Hallucinogenic 5-HT2AR agonists such as LSD, 5-MeODMT, DOB, and DOI decrease PPI in rats (Johansson et al, 1995; Krebs-Thomson et al, 2006; Ouagazzal et al, 2001; Padich et al, 1996; Sipes and Geyer, 1995b, 1997). The PPIdisrupting effects of DOI and LSD are blocked by the selective 5-HT2AR antagonist MDL100, 907, which supports the hypothesis that the PPI-disrupting effects of these hallucinogens are mediated by 5-HT2ARs (Halberstadt and Geyer, 2010; Ouagazzal et al, 2001; Padich et al, 1996; Sipes and Geyer, 1995b). However, a more recent study shows that the PPI-disrupting effects of 5-MeO-DMT could possibly be mediated by its agonistic effects at the 5-HT1AR because the PPI-disrupting effects were also abolished by WAY-100635 (Krebs-Thomson et al, 2006). Moreover, 5-HT1AR agonists such as 8-OH-DPAT or buspirone also diminish PPI in rats (Sipes and Geyer, 1995a; van den Buuse and Gogos, 2007) and humans (Gogos et al, 2006) but this effect seems to be limited to interstimulus intervals (ISIs) longer as 100 ms. In humans, the hallucinogen psilocybin decreases and increases PPI at short (o60 ms) and long ISIs (4120 ms), respectively (Gouzoulis-Mayfrank et al, 1998; Vollenweider et al, 2007). Consequently, the question arose whether the PPI-disrupting effects of psilocybin in humans could be attributed to its 5-HT2A or to its 5-HT1A agonist properties. Additional evidence from human genetic studies suggests that polymorphisms of the 5-HT2AR (Quednow et al, 2008b, 2009), but not the 5-HT1AR (Brauer et al, 2009; Quednow, unpublished data), modulates PPI in humans.

The Color Word Stroop Interference Test is an established measure of response inhibition, attentional control, and cognitive flexibility (Barch et al, 2009; MacLeod, 1991; Spreen and Strauss, 1998), in which color words written in different ink colors are presented. Participants are told to name the ink color of the words but to ignore its denotation. If ink color and denotation are conflicting, an over-learned process of reading (semantic information) interferes with an intentional process of color naming (contextual information), resulting in increased reaction time (RT) and errors. Performance on this task is linked to the activation of the anterior cingulate cortex (ACC) and dorsolateral prefrontal cortex (DLPFC; Botvinick et al, 2004; Carter et al, 1998; Cohen et al, 2000; Mansouri et al, 2009; Pardo et al, 1990)Fregions that are rich in 5-HT2AR (Adams et al, 2004; Forutan et al, 2002; Pazos et al, 1987). In the classical card Stoop Test, schizophrenia patients consistently displayed increased susceptibility to interference effects in RT. In contrast, on trial-by-trial versions of the task, normal RT interference but increased RT facilitation (RT enhancement in congruent trials) and increased error rates and RT in the conflicting trials have been demonstrated (for review see Henik and Salo, 2004). Neuroimaging studies suggested a conflict-related hypoactivation of the ACC during Stroop interference in schizophrenia patients (Melcher et al, 2008). Recently, it was shown that sensorimotor gating and performance in the Stroop task are correlated indicating that they may be mediated by common attentional or inhibitory processes (Scholes and Martin-Iverson, 2009).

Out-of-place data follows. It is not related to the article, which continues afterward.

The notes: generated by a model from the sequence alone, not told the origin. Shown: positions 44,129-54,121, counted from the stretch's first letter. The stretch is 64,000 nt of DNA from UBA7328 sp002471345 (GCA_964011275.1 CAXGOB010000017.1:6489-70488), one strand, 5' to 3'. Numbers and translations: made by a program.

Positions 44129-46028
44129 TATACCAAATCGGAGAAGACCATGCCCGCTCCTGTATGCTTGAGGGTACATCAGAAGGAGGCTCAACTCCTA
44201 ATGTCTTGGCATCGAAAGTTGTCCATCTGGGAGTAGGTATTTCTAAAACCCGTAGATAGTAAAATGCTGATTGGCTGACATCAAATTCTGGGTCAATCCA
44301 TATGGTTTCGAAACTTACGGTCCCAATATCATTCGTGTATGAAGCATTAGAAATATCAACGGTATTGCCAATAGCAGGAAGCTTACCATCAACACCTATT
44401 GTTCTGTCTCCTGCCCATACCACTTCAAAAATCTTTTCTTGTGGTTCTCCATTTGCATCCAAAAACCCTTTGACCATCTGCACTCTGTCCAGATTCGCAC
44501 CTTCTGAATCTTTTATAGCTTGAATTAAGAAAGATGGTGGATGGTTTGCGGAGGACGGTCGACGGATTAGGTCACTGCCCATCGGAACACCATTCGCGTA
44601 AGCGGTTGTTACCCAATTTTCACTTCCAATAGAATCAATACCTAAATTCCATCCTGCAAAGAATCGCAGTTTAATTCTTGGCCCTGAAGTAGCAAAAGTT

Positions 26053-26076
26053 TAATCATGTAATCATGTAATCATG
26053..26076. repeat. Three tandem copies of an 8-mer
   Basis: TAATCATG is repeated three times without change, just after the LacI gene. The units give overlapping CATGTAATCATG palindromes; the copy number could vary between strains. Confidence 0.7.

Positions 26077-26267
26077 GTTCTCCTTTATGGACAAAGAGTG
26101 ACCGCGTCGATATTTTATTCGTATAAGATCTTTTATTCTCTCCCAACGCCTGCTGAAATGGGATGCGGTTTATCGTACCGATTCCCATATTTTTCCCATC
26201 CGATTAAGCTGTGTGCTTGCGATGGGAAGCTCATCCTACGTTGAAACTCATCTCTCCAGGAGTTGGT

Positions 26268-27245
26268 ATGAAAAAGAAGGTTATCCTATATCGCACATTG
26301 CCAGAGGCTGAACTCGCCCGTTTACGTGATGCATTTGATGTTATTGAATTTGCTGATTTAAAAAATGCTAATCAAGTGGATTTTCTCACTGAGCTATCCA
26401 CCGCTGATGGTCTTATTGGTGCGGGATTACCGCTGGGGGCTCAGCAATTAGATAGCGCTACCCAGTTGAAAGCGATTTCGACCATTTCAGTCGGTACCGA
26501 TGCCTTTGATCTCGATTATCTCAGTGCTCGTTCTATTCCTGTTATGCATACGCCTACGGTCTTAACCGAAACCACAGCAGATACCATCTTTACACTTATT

Acute tryptophan depletion, which transiently depletes brain 5-HT, has been reported to decrease RT interference in the Stroop Test in some (Evers et al, 2006; Schmitt et al, 2000; Scholes et al, 2007) but not all studies (Gallagher et al, 2003; Horacek et al, 2005; Sobczak et al, 2002). Moreover, acute 5-HT release induced by dexfenfluramine or MDMA also did not alter Stroop Test performance (Andrews and
Anderson, 1998; Vollenweider et al, 1998a). More specifically, early studies found that the preferential 5-HT2AR agonist LSD impaired performance in the Stroop Test in healthy controls as well as in schizophrenia patients (Krus et al, 1963; Wapner and Krus, 1960). Recent evidence suggests that the 5-HT2A/1AR agonist psilocybin and the 5-HT2A/2CR agonist DMT disrupted a similar inhibitory mechanism of attention as measured with the inhibition-ofreturn (IOR) task, in which performance has been shown to be disturbed in schizophrenia (Daumann et al, 2008; Gouzoulis-Mayfrank et al, 2002, 2004, 2006a, b, 2007). Finally, cyproheptadineFan antagonist at 5-HT2A/2B/2C, 5- HT1A, and 5-HT7R with high affinity also for histamine and muscarinic receptors (PDSP: edu)Fimproves RT in the conflict condition of the Stroop Test in chronic schizophrenia patients (Chaudhry et al, 2002), whereas the partial 5-HT1AR agonist buspirone had no effect on Stroop performance in schizophrenia patients (Piskulic et al, 2009). Taken together, these results imply
that 5-HT2ARs are probably involved in controlled inhibitory mechanisms that are needed to accomplish tasks such as the Stroop Test.

Hence, we further investigated the role of the 5-HT2AR in the modulation of automatic (sensorimotor gating) and controlled (Stroop interference) inhibition processes in healthy human volunteers with a placebo-controlled, crossed, counterbalanced, and double-blind design. We examined whether a pretreatment with the 5-HT2A/2CR antagonist ketanserin could prevent the inhibition-disrupting
effects of psilocybin. Owing to previous studies, we expected that ketanserin pretreatment would reduce psilocybin-induced disruptions of PPI and Stroop interference, while preventing formation of an altered state of consciousness (ASC).